The Ministry of Culture, Sports and Tourism recently issued a decision to ban carvings of guard animals from public places, including pagodas and temples, if they do not conform to Vietnamese culture.
The carvings include lions and kylins with sharp fangs and sharp claws instead of the softer, rounder armaments of the Vietnamese creatures. Culture Vulture talks with Tran Thanh Tung, director of the Circle Group, a cultural business group that has researched sacred objects throughout Viet Nam's history - and has also helped designed statues for veneration.
In 2012, your group introduced a set of four objects inspired by decorative patterns in shapes of dragons and phoenixes appearing in the Ly dynasty (1009-1225) architecture. The set, made to decorate houses, offices and religious buildings, was spoken of highly by historians and fine-arts experts. Has it met the demands of the commercial market?
You are talking about our set of carvings titled Thong Diep Ngan Nam (One-Thousand-Year Message), which includes four designs based on images of the two sacred animals unearthed at the relic site of the Thang Long Citadel in downtown Ha Noi.
The set of designs has been made in gold, silver, copper, ceramic and porcelain. The designs have been turned into jewellery or high sculptures to order.
We sell to politicians, businessmen, international organisations, Vietnam Airlines, and banks. Our products have appeared in 40 countries throughout the world.
What do you think about the trend for Vietnamese to use traditional designs modified by foreign influences to decorate their houses or donate to pagodas and temples? What do you think about the culture ministry's recent decision of removing all such exotic objects from public places, including pagodas and temples?
There are many companies trying to introduce traditional Vietnamese features in their products, but only few of them have been successful. Most of them export their goods.
When people become more affluent, they develop a penchant for decorating their houses, offices and worshiping places. It's the responsibility of the culture ministry to raise people's awareness in choosing the right objects.
For example, many people want a statue of Saint Tran (General Tran Hung Dao), who commanded the Dai Viet armies that repelled three major Mongol invasions in the 13th century. However, the statues available in the market are not well-made and are over-priced.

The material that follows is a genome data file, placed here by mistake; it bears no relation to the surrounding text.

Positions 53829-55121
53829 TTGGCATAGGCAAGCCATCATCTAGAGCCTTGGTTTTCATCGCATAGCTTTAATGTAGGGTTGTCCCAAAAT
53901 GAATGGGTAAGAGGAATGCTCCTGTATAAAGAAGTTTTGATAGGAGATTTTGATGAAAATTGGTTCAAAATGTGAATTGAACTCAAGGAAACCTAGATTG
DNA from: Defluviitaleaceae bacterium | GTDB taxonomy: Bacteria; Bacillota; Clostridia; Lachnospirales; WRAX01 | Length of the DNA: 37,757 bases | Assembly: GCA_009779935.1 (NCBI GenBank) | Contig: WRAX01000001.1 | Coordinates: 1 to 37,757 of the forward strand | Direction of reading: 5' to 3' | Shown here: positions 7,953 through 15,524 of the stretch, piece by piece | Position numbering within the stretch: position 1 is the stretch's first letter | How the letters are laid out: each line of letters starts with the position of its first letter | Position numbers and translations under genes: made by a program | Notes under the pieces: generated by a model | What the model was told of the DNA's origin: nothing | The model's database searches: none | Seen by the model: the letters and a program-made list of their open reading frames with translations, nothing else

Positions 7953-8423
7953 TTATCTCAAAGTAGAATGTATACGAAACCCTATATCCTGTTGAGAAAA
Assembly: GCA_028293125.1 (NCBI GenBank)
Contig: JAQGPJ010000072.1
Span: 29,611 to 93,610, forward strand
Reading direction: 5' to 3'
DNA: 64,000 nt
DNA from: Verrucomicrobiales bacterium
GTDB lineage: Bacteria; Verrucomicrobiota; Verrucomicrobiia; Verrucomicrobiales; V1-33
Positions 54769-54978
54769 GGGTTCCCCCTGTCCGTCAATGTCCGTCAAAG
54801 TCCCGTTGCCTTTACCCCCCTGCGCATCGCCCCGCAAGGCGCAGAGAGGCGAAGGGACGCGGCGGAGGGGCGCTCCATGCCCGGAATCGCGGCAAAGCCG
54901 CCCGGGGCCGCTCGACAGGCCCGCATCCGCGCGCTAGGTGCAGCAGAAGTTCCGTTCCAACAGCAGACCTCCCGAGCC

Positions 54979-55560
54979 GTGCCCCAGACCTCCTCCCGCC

Concerning the culture ministry's decision, I wonder what we should do with all the culturally improper items on public display.
Your business group recently introduced designs for statues of four most famous figures in Viet Nam's history, namely General Ly Thuong Kiet (1019-1105), Tran Hung Dao (1228-1300), King Quang Trung (1753-92) and General Vo Nguyen Giap (1911-2013).
How did you choose their style? Because, among them, only General Giap is part of recent history and we have plenty of his images. The others lived centuries ago.
The image of General Ly Thuong Kiet was highly appreciated by the Ministry of Culture's verification jury as well as historians. Our portrait of him has been endorsed by his admirers and descendants, the Ngo family [Ly Thuong Kiet's real name is Ngo Tuan].
Our Tran Quoc Tuan statue is a copy of a statue in the northern city of Nam Dinh. Our design was made with the help of the creator of the statue,Vuong Duy Bien.
The King Quang Trung statue is a copy of one on Dong Da Hill in Dong Da District in Ha Noi.
Gen Giap is the most challenging figure, because many remember him. We introduced several models for his family members and people close to him to choose. The trouble is that there are too many images to select from at different historic moments in the nation's revolutionary history. We need more time to complete our final statues. — VNS